Time-Flight

I haven’t updated properly in a while, my feet are ok again but still having an issue with them getting too cold for reasons I don’t now.

After much procrastination I finally got around to seeing the new adaption of Stephen King’s It! and it isn’t too bad and is a bit a slow burner but that is to be expected as it is a long book to begin with, even if it is being split into two films. Of course there are the inevitable comparison with the 1990 TV movie version with Tim Curry and there are differences along the way. The most obvious difference is when little Georgie encounters Pennywise and in this version we see Pennywise bite off Georgie’s arm and he gets dragged under the sewer and his body is never found… unlike the book and original in which the mutilated corpse of Georgie is found. This difference means that the a sequence at the end doesn’t quite work properly. There are a few differences on the visions that the children see as well (I think I am purely relying here on my memory of watching it on TV around 1992) and there is an uneasy element of child abuse in the girl’s storyline I don’t recall from the original, but it may have gone over my head at 9 years old. Pennywise is well played by Bill Skarsgard and gets the mix of sinister and playfulness perfectly well, though I think giving him scary clown make-up as opposed to clown make up was a bit of a mistake as it deliberately makes him look scary and defeats the point of him tempting children away from their fears. I’ll post a separate post about the film, but in a nutshell it is a good slow burning film and the director cleverly minimises the use of Pennywise and has a good number of jump scares particularly the bathroom scene at the end. The cast are very well cast and how the group comes together is expertly handled and they accurately portray a group of outcast teens. The story has been relocated timewise to the 1980s, no doubt so part two will be set in contemporary times to the production, which is a reflection of the book having the adult section set in then contemporary times.

Of course there were the trailers for upcoming films only two of which bought up any interest for me: Geostorm which looks entertaining enough but has shades of the Day After Tomorrow about it and a hint that it could also be Gravitron: The Movie (fans of Cybermen stories will get that reference) and Happy Death Day which from the trailers looks like Groundhog Day as a slasher movie. I have no interest in the Torture Porn movie that is Jigsaw, which is yet another instalment in the Saw series, a film series which seems to have had more instalments then the Halloween and Friday the 13th franchises. Then there is a Bad Moms Christmas which looks pure foul-mouthed, unfunny drivel.

Thanks to activities on Twitter, well down to @DoctorWhoNovels polls, I have revisited some of the ‘gems’ from the original Doctor Who novels which ran between 1991 and 2006 and published by Virgin Publishing and later BBC Books. Also this was partially inspired by a few chats with writers Trever Baxendale and Gary Russell, the later particularly critical about the awful covers the BBC Range started off with.IMG_20171024_121125.jpg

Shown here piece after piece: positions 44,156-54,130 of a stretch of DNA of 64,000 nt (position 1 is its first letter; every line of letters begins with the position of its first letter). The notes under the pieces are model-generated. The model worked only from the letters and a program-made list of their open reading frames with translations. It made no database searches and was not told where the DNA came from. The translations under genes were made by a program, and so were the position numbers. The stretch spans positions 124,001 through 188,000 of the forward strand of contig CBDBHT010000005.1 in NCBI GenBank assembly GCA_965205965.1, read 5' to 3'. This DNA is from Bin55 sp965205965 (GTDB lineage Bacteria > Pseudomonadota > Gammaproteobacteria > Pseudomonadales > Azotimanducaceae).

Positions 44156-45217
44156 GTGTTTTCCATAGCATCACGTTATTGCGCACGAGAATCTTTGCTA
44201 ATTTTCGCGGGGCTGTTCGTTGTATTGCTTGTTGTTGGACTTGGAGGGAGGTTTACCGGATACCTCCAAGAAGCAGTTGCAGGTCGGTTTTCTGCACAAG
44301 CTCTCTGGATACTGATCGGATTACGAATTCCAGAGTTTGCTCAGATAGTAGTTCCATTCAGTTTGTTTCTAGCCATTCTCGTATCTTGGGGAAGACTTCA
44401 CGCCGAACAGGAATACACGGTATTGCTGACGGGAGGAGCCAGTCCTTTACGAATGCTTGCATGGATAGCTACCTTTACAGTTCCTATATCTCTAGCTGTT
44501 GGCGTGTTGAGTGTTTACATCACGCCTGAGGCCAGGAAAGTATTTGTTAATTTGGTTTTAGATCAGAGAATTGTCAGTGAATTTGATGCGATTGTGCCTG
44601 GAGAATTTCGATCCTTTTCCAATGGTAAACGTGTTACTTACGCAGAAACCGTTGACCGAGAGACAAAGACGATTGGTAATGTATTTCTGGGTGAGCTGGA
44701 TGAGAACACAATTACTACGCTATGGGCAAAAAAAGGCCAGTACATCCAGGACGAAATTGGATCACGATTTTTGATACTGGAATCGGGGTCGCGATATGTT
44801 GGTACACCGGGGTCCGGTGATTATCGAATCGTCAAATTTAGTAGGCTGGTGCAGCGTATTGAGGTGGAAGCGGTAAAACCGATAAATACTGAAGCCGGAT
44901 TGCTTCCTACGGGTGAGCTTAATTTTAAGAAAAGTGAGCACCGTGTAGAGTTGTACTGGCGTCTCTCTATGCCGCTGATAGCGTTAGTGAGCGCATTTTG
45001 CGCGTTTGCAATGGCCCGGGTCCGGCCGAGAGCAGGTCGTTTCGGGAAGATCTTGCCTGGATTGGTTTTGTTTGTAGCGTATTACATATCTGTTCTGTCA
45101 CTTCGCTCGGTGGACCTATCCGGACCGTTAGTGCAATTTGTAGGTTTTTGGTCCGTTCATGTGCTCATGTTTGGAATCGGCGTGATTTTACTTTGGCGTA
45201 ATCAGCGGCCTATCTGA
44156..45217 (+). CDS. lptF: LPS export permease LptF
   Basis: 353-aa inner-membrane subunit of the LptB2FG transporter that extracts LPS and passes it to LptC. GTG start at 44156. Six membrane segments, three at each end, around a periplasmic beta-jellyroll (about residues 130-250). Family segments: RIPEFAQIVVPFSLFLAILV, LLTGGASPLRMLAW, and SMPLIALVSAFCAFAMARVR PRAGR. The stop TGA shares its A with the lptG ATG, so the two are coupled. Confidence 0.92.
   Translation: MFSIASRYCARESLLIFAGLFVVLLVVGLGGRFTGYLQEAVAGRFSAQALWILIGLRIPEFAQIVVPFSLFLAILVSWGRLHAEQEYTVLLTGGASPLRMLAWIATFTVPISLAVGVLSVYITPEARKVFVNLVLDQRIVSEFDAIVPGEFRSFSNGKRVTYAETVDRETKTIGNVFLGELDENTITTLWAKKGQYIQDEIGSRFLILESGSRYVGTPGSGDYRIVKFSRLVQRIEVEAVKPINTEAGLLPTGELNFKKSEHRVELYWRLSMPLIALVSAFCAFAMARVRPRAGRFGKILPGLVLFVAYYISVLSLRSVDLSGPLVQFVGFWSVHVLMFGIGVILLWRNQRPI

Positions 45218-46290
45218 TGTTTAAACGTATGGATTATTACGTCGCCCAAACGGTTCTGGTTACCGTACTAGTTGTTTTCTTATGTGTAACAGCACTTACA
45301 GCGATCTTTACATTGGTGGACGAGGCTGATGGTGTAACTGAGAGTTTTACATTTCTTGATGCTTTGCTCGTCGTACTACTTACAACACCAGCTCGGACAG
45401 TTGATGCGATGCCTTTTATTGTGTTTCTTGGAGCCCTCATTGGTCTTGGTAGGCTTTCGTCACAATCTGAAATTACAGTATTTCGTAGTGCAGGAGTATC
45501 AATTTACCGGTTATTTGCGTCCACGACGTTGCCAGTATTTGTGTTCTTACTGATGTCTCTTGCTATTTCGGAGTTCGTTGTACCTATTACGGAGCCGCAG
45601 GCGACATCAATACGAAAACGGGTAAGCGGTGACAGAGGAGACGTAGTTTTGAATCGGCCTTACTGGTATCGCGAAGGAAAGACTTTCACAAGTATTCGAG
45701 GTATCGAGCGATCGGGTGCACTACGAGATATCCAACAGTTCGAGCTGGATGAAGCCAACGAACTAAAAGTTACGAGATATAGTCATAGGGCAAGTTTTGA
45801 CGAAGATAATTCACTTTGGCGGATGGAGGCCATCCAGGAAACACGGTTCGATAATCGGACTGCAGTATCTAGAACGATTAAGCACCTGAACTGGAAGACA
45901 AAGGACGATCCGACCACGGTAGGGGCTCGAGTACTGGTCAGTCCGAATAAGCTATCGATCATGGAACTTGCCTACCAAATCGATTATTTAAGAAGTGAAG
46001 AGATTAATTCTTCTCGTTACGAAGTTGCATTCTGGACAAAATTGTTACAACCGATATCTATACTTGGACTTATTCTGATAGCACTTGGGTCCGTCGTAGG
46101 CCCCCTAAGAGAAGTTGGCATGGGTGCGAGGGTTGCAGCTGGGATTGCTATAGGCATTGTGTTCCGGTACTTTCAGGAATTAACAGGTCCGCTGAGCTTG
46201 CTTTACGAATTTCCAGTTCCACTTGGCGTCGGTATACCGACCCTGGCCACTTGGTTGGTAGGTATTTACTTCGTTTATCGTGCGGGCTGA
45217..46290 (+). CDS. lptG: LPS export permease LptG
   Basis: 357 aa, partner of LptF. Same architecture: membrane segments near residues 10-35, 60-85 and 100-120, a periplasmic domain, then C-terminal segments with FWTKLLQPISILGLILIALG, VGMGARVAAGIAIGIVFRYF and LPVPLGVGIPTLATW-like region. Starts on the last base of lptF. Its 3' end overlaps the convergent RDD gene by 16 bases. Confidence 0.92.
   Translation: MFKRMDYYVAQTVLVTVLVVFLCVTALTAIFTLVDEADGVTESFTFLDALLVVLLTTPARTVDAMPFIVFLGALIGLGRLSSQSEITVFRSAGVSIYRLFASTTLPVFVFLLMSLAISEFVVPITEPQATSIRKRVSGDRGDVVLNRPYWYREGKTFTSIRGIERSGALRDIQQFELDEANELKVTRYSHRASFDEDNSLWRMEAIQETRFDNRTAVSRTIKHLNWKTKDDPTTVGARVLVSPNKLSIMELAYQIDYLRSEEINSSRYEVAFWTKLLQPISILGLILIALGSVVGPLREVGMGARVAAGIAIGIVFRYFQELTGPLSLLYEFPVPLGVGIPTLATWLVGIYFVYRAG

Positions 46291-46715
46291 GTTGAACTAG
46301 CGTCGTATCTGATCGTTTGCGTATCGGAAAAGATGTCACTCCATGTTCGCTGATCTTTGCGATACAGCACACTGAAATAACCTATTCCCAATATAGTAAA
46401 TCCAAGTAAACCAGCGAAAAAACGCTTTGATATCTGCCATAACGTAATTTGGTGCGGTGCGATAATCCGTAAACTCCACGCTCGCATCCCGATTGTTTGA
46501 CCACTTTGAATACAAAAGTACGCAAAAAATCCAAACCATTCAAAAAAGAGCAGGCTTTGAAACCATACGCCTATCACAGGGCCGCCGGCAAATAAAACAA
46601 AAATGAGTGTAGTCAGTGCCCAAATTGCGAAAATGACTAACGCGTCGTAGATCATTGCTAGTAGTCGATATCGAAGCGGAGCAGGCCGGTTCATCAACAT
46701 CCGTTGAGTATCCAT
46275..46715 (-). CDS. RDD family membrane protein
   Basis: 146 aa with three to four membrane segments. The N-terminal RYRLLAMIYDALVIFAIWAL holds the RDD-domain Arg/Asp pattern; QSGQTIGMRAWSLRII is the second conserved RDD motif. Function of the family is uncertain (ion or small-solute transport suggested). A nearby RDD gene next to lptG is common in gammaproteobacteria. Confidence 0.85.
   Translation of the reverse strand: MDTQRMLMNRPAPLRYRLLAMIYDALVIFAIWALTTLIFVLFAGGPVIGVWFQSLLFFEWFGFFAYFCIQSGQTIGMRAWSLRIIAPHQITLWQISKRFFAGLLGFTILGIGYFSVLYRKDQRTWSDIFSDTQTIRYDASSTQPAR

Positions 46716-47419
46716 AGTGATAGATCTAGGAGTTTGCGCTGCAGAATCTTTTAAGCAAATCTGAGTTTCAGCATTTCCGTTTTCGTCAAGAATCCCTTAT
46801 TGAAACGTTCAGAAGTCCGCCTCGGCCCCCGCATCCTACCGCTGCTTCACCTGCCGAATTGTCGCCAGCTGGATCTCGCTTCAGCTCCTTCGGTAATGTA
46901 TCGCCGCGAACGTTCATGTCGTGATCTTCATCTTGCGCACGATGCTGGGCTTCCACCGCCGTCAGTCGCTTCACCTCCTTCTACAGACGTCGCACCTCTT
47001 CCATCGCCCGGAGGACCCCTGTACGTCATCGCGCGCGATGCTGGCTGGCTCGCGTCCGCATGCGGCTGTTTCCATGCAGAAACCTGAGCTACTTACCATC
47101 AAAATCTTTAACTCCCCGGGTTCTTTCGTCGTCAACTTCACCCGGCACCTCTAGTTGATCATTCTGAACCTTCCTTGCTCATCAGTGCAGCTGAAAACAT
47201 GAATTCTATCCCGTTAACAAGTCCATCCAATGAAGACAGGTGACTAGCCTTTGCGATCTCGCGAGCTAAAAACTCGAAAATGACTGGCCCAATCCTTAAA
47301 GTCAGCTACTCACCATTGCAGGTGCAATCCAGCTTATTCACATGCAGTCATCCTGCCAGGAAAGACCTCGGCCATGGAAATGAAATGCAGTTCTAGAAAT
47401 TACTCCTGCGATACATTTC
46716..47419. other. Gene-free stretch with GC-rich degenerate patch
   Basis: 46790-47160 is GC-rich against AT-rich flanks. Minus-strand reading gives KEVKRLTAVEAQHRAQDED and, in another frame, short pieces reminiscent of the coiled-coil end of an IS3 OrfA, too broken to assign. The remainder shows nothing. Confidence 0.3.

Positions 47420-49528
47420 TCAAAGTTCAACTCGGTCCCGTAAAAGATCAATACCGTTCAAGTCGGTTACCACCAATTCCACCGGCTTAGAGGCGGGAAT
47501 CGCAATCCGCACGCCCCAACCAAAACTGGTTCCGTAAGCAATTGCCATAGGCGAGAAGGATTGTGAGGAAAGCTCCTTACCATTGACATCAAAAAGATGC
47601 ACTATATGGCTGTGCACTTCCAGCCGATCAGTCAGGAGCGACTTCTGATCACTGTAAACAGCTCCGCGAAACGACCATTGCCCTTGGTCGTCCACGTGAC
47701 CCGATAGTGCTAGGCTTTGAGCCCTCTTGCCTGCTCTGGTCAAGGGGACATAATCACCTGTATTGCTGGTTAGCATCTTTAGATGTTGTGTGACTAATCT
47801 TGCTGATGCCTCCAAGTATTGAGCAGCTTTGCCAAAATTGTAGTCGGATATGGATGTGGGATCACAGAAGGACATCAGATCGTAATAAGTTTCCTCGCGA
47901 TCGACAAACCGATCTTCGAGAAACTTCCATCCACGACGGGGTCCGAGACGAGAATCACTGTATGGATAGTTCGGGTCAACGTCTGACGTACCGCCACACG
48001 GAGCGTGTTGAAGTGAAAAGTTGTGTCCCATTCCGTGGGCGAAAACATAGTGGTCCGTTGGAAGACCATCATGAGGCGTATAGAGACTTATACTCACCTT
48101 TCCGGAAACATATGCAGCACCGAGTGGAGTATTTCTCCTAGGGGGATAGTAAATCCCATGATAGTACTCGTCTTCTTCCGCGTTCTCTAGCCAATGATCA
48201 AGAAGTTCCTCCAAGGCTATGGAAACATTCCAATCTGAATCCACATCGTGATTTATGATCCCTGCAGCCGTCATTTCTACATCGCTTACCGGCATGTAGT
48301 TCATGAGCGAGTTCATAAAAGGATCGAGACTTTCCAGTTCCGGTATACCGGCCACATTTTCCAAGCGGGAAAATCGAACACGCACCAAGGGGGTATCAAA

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Cat’s Cradle: Warhead as you can tell from the cover answers the question that has been on every Who fans mind ever since 1987… what would Ace look like if she were played by a transvestite? Well there is the answer, ah well at least it was painted by person rather then the nonsense from Black Sheep.
Placebo Effect is a bit of a fan-pleaser in the story is about the Foamasi vs the Wirrn (or the Wirrrn as Russell calls them here in reference to Ian Marter’s The Ark in Space novelisation) and the cover with the shadow of a Wirrn cast over a medal looked good, until Gary Russell pointed it that the design of the medal and the claws make it look like the cover features the silhouette of Bugs Bunny…. Now I can’t unsee it now I’ve seen it.
Dying in the Sun actually doesn’t have that bad a cover in my opinion, I’ve started reading it and its okay so far, not great but not terrible either. There is a bit of 1950s Hollywood movie cliché in the opening chapter with Polly being propositioned by a potential film producer. The biggest flaw I can label it with is that it shouldn’t be a Second Doctor story, or at least not set that early in his era. It’s set before the arrival of Jamie who arrived in the Highanders and therefore the Doctor has only recently regenerated… so how does the Doctor have a friend in Hollywood who knows him in that body as there is a lack of time for the 2nd Doctor to have met him and it isn’t even a time-travel problem of the Doctor meeting him before their first meeting, plus Ben and Polly don’t know him… so therefore he must have met the first Doctor, I wonder if it was originally pitched as a first Doctor story.

I recently went to a Mike Yorke gig at the New Hampton Inn in Wolverhampton which had a faint air of the Harp about it. It has that amused feeling of not having being redecorated since the 1970s and there is plenty of stained glass inside including Lounge, Bar and Smoke Room plates. Mike was a tiny bit out of practice but there were only one or two slip ups. There were guests appearances by Linda Cruz and a chap who we are referring to as Keith Guitar as his name was Keith and had a guitar on his jumper. Nice atmosphere but seemingly lacking in a carpark, so parking on the street was a necessity. It looks like these gigs are going to be fortnightly which is nice. I think I need to go shopping for some new water proofs and daisy-roots for my trip to the Yorkshire Pennines, seems like there are a few events at the Pub I am staying at too which is nice. Sid’s Café and the nearby Brewery are definitely on my Yorkshire Bucket list.

I’ll do a separate post for my next bit.

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